NTRS - NASA Technical Reports Server
Risk of Impaired Control of Spacecraft/Associated Systems and Decreased Mobility Due to Vestibular/Sensorimotor Alterations Associated with Space flightControl of vehicles and other complex systems is a high-level integrative function of the central nervous system (CNS). It requires well-functioning subsystem performance, including good visual acuity, eye-hand coordination, spatial and geographic orientation perception, and cognitive function. Evidence from space flight research demonstrates that the function of each of these subsystems is altered by removing gravity, a fundamental orientation reference, which is sensed by vestibular, proprioceptive, and haptic receptors and used by the CNS for spatial orientation, posture, navigation, and coordination of movements. The available evidence also shows that the degree of alteration of each subsystem depends on a number of crew- and mission-related factors. There is only limited operational evidence that these alterations cause functional impacts on mission-critical vehicle (or complex system) control capabilities. Furthermore, while much of the operational performance data collected during space flight has not been available for independent analysis, those that have been reviewed are somewhat equivocal owing to uncontrolled (and/or unmeasured) environmental and/or engineering factors. Whether this can be improved by further analysis of previously inaccessible operational data or by development of new operational research protocols remains to be seen. The true operational risks will be estimable only after we have filled the knowledge gaps and when we can accurately assess integrated performance in off-nominal operational settings (Paloski et al. 2008). Thus, our current understanding of the Risk of Impaired Control of Spacecraft/Associated Systems and Decreased Mobility Due to Vestibular/Sensorimotor Alterations Associated with Space flight is limited primarily to extrapolation of scientific research findings, and, since there are limited ground-based analogs of the sensorimotor and vestibular changes associated with space flight, observation of their functional impacts is limited to studies performed in the space flight environment. Fortunately, many sensorimotor and vestibular experiments have been performed during and/or after space flight missions since 1959 (Reschke et al. 2007). While not all of these experiments were directly relevant to the question of vehicle/complex system control, most provide insight into changes in aspects of sensorimotor control that might bear on the physiological subsystems underlying this high-level integrated function.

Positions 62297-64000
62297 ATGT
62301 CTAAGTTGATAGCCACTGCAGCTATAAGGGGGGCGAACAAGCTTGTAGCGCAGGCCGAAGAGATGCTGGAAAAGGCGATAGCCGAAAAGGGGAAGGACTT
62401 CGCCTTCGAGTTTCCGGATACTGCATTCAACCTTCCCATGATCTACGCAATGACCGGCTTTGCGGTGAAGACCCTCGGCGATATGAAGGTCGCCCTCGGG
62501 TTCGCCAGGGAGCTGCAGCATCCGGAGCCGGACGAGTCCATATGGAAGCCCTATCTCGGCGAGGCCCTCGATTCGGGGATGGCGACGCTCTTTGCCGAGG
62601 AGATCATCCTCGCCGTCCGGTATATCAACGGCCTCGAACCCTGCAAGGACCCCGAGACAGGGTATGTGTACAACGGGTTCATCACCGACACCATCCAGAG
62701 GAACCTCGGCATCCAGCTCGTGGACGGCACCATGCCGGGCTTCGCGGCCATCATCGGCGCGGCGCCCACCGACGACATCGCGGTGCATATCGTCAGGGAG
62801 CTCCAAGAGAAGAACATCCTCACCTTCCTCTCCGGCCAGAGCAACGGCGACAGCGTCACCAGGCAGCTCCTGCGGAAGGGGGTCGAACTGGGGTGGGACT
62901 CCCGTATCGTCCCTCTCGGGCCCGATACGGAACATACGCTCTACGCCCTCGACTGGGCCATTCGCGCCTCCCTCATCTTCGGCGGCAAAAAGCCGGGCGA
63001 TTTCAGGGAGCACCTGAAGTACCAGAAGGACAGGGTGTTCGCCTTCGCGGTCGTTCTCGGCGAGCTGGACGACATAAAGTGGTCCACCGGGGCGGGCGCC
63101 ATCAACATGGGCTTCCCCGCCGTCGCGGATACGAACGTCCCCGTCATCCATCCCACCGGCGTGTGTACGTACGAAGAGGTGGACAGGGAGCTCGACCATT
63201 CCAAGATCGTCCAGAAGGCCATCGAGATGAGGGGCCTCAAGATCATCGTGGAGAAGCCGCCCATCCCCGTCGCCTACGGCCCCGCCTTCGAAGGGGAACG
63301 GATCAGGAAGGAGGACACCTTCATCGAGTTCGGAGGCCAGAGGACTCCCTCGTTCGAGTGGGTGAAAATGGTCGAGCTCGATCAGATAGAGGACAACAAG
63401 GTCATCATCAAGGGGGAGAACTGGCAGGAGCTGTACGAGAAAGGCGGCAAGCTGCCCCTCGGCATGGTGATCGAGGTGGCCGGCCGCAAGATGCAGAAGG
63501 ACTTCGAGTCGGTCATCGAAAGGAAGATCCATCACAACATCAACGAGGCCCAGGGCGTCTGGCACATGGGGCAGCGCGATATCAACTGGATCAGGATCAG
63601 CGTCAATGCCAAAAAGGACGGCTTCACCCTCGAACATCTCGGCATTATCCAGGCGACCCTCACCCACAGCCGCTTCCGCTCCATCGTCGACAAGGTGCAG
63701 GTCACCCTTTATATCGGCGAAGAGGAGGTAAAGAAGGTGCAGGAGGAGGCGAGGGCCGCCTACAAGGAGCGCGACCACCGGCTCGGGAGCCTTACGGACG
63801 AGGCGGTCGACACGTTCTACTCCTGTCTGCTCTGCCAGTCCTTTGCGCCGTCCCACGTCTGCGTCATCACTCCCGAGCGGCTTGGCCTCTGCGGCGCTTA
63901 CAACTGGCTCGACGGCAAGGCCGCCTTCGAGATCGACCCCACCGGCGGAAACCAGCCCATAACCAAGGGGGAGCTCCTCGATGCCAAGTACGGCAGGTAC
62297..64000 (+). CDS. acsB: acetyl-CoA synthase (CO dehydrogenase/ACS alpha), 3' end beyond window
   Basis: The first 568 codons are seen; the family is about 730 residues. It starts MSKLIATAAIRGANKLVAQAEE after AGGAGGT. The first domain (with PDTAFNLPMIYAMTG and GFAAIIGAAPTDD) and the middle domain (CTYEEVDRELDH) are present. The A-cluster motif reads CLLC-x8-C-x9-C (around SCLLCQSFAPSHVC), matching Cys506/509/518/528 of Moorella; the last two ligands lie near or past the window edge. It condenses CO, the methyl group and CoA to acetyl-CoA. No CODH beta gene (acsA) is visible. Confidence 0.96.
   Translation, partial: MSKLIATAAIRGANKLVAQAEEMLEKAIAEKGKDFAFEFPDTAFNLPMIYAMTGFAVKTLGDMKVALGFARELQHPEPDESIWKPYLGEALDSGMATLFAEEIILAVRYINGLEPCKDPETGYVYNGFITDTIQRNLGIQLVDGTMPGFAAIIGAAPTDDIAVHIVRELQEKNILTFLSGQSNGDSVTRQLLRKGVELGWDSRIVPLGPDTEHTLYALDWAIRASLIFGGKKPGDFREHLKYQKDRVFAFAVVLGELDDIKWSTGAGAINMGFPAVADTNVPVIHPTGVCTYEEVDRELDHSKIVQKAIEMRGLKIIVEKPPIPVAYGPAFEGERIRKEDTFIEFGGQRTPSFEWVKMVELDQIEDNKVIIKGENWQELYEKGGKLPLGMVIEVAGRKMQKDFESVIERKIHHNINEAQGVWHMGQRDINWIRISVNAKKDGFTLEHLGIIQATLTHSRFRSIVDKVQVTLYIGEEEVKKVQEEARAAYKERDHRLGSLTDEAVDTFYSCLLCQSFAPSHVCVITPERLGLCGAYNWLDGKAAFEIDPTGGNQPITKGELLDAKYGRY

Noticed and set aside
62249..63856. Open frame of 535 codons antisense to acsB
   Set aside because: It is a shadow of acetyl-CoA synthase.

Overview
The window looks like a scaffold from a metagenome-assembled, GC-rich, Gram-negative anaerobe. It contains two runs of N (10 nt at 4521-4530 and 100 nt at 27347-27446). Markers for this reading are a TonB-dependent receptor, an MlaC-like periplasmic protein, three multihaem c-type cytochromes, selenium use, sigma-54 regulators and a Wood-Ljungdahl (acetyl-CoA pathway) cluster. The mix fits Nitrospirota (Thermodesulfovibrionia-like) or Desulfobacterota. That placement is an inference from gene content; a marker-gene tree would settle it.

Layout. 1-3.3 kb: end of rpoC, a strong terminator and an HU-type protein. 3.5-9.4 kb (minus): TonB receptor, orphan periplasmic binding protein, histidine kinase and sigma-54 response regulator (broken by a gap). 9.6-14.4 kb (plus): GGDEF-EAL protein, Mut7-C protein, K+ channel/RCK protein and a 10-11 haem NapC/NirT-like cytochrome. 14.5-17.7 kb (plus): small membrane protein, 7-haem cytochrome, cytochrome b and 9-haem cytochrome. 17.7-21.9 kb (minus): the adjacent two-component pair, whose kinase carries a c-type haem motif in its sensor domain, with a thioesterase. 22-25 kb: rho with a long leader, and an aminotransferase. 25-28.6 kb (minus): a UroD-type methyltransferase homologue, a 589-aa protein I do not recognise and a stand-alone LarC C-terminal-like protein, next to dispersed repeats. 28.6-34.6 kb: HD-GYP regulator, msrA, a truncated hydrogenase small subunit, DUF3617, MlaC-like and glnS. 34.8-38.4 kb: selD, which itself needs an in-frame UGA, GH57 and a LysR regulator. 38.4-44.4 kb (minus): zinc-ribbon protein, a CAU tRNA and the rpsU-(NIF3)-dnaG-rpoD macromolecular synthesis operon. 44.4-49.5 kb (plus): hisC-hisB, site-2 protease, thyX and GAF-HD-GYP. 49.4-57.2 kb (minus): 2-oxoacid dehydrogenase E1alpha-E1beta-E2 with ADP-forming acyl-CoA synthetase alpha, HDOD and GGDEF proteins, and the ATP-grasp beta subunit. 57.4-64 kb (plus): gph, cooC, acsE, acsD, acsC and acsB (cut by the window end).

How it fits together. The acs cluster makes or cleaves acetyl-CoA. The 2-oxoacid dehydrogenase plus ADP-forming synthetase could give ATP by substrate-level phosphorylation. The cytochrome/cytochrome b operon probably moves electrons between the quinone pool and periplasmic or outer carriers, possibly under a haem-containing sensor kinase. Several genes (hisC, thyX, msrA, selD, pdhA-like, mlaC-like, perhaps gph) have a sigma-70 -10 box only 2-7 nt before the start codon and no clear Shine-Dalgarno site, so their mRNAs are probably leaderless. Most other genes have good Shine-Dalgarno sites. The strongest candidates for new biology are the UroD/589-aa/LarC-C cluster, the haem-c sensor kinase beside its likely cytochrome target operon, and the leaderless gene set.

Bloomberg, Jacob J. (NASA Johnson Space Center Houston, TX, United States) Reschke, Millard F. (NASA Johnson Space Center Houston, TX, United States) Clement, Gilles R. (Wyle Science, Technology and Engineering Group Houston, TX, United States) Mulavara, Ajitkumar P. (Universities Space Research Association Houston, TX, United States) Taylor, Laura C.. (Wyle Science, Technology and Engineering Group Houston, TX, United States)
October 1, 2015
September 21, 2015
Behavioral SciencesSpace Transportation And Safety
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